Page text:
As a result of certain circumstances, people often ascribe many kinds of names to things or people for fun and excitement or for the sake of easy recollection and pronunciation.

Discussing issues around STDs is often interesting and sure does catch the fancy of many given the prevalent and ubiquitous nature of these diseases. Whether one is a medical personnel or not, there is always a relatable way to refer to certain forms of STDs other than their formal names which some have even forgotten.

The use of various STD Nicknames have also helped in the awareness of the dangers of STDs; these are carried out by various organizations and governments so that people can easily relate with the message being passed and then, in turn, they can do the necessary things to prevent the infection and spread of such diseases.

Many slangs, pseudo names, and nicknames have stood the test of time (but some have faded due to lack of user appeal or acceptance). For this reason, some colloquial words which date back to the 1930s are still in use and very much recognized as a valid name for reference when the need arises.

Most importantly, STD nicknames show the level at which a society has recognized the existence of a particular disease or infection.

The various STD Nicknames in operation

Many STD nicknames are being used in the world today with a great deal of acceptance. Some are as a result of chance incidents or historical happenstance from specific parts of the world.

The clap

This nickname is affiliated with gonorrhea with a very debatable origin as to its source. Some hold on to the belief that the word originates from ‘claper’ which when translated would mean ‘brothel’ in the Middle-Age French language. Others believe it to be ‘clappan’ which is an old English word that originates from ‘throb’ but is still operative. Whatever belief one holds on to, the mention of ‘clap’ rings a bell when one is said to be infected even without mentioning gonorrhea.

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The great pox

There is no way a disease is being referred to this way in an official circumstance but people have often found their way to describe syphilis with the use of the term. In order to avoid being confused with smallpox, syphilis is being referred to in this manner so as to distinguish itself clearly.

The great imitator

Surprisingly, syphilis is also often referred to by this nickname as a result of its ability to show symptoms that are similar to other venereal diseases.

The drip

The use of this term is also affiliated to gonorrhea which gets its origin from the Greek language. It is a combination of ‘gono’ which means sperm and ‘rhea’ which means flow. The use of ‘the drip’ is a fine way of referring to gonorrhea which many are just so convenient with today.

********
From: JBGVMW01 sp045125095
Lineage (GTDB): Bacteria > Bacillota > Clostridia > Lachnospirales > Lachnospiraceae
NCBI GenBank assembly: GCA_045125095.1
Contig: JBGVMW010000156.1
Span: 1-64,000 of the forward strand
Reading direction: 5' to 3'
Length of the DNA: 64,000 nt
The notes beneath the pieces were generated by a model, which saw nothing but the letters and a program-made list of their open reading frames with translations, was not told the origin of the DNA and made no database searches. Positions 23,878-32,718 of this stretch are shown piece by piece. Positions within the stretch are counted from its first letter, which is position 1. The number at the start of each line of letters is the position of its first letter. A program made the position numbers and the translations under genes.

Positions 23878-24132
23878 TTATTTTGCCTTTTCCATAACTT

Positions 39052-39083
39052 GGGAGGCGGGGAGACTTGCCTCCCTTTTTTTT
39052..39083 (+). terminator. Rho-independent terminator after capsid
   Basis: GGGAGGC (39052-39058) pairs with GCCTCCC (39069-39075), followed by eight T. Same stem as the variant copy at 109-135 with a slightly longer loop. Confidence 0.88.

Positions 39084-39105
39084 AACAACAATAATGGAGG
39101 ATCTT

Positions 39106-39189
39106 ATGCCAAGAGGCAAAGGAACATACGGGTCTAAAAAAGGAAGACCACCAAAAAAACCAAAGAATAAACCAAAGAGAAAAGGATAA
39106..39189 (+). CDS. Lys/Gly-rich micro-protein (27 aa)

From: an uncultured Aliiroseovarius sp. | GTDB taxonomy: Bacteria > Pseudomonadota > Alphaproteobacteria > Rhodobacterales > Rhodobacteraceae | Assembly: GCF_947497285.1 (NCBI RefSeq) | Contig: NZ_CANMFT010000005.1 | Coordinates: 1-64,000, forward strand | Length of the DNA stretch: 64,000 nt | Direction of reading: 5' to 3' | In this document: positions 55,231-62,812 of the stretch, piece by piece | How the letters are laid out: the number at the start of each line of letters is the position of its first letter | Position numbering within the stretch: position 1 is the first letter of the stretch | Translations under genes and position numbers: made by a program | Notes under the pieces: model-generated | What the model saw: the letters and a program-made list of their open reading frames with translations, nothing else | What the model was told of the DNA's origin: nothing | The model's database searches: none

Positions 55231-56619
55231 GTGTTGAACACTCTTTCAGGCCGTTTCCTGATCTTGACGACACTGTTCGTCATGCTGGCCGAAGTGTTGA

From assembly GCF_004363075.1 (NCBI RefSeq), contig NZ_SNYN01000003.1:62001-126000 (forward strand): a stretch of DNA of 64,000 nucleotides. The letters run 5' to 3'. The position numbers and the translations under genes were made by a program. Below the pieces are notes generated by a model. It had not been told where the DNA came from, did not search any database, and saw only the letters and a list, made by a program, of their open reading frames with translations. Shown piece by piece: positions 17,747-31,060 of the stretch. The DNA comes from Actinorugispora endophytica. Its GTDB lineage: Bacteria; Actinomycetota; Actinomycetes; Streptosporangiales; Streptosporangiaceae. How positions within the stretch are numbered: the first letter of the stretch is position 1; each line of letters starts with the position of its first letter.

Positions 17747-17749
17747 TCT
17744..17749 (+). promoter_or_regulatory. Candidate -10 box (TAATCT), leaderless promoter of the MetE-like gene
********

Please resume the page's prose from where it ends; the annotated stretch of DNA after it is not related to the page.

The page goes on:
The clam

Chlamydia is basically a bacterial infection that is described in various ways. Clam, as a word, could be used to refer to the genitals of a female human and since it sounds just like the STD, people often prefer to refer to Chlamydia as ‘the clam.’

The virus

This happens to be the nickname that creates a scare at the mention of its name. This is because of what readily comes to mind when it is mentioned, which is HIV/AIDS.

Upon hearing this nickname, the destruction of the immune system also comes to the mind and what is most feared is the inability to find a cure to ‘the virus’ when one is infected with it.

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The gift that keeps on giving

Of all the nicknames so far, this happens to sound the funniest but what readily comes to mind is the possibility of an outbreak which comes with Herpes as well as the fact that it remains with the patient for the rest of their lives.


This form of nickname is also associated with a parasite known as pubic lice. This is because it lives in the coarse hair of the private part and looks like a crab when under a microscope. Sharing of items like towels could be a medium of transmission.

The mention of the word, ‘crab,’ therefore, takes the mind of the hearer immediately to pubic lice. This nickname is frequently used among many in the world today.

Jesus pox

The use of this word comes with a moralistic practice which goes against the injunctions supporting premarital sex. One is said to have HPV as a result of such practices which, many believe, is a punishment for going contrary to the expected norm of staying chaste until marriage. Other nicknames related to HPV include ‘fungal in the jungle’ and ‘cunt barnacle.’

In Conclusion

Giving various STDs all forms of nicknames does not change their ability to become very debilitating when one is infected with any of them. On the other hand, knowing various nicknames should be an advantage for a person so as to protect against its debilitating and life-threatening effects.